by Jan Blits
Let me briefly explain. This will serve as a warning to those of you who don’t yet have such programs on your campus. You’ll see why the threat to all schools is real.
Until very recently, those who ran college dorms were interested in student housing, dining, safety, study breaks, health, home—sickness and other such matters. However, many of those running dorms, today, have a new, grandiose mission, which they’ve appropriated for themselves. These Residence Life administrators regard themselves as educators—in fact, as their institution’s real educators. While faculty, in their view, do nothing more than fill students with facts, the Residence Life administrators shape the whole human being, they say. Faculty may shape careers, but Residence Life shapes souls. In their view, the college or university has no higher mission than soul-craft, and Residence Life is best prepared to fulfill it.
If you look at the publications of their professional organization (the American College Personnel Association), you’ll see that they proclaim “a shift in thinking.” They say that the traditional distinction between “academic affairs” and “student affairs”is misguided. Residence Life officials must unite the two. They must “create living-learning environments that fully engage students at meeting desired learning outcomes.” The key phrase is “learning outcomes.” It means the administrators’ desired political results. ResLife administrators are to create so-called “education” programs that change students’ opinions, beliefs and actions so they agree with the administrators’ own political views. The aim is to “turn” students, as I quoted, earlier. Success in a traditional Residence Life program used to be measured by the number of students attending an event and how much they liked it. Success in a new “educational” program is measured by how much the (captive) students’ opinions, beliefs and (most of all) actions have changed to meet the desired political outcomes.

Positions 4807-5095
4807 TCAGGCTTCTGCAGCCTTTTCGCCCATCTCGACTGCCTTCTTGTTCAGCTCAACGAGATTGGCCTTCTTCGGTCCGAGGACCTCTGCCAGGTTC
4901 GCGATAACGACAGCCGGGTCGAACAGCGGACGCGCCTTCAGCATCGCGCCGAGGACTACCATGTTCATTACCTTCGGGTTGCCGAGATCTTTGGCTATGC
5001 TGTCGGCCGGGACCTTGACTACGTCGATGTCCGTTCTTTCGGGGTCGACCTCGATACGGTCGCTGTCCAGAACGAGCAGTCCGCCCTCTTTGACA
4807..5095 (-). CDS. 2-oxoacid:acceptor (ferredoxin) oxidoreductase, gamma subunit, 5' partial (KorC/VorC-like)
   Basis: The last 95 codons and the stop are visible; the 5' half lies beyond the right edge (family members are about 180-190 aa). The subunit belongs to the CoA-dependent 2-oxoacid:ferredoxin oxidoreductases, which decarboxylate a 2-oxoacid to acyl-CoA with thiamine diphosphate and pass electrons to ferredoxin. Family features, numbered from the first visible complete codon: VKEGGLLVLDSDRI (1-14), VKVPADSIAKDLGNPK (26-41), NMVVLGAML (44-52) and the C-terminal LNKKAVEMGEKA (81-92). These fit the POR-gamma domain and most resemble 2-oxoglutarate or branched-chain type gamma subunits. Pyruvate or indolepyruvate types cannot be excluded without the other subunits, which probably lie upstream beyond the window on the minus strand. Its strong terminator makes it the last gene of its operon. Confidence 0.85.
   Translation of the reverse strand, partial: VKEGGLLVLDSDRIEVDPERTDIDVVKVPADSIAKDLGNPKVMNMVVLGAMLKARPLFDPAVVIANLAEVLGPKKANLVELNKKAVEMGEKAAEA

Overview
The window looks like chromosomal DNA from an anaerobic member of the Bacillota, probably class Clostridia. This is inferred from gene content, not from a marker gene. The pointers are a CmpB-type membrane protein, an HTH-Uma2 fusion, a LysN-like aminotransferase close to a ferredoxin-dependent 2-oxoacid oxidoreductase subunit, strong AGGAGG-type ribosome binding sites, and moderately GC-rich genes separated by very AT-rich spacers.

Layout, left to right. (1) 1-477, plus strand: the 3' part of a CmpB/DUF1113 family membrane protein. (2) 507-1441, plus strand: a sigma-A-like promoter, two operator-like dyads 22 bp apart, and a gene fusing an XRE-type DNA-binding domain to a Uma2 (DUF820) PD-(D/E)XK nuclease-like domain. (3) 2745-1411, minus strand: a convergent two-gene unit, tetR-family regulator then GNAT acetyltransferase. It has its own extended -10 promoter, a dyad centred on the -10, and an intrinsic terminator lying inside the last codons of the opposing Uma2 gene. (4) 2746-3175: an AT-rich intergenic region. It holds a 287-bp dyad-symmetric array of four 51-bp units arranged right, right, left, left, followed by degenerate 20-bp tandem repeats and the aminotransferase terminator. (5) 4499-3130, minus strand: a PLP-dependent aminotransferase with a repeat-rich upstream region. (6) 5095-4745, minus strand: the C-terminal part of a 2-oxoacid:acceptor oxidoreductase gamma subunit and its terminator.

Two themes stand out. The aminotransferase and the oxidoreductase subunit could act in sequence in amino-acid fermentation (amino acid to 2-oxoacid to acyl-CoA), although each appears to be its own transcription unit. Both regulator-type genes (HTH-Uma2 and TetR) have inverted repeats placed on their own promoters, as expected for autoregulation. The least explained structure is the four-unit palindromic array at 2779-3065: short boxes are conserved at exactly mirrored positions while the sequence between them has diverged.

Now, some people defended the program by arguing that administrators have the same academic freedom as faculty. ResLife administrators should therefore be as free as faculty to educate students. This argument may sound plausible, especially to those who support academic freedom (as I do), but it overlooks something crucial. No faculty member (at least at my institution) may do what Residence Life attempted. Academic freedom does not mean that anything goes, that I may do whatever I like with my students. Academic freedom permits me to teach, but not to indoctrinate.
Read the whole speech.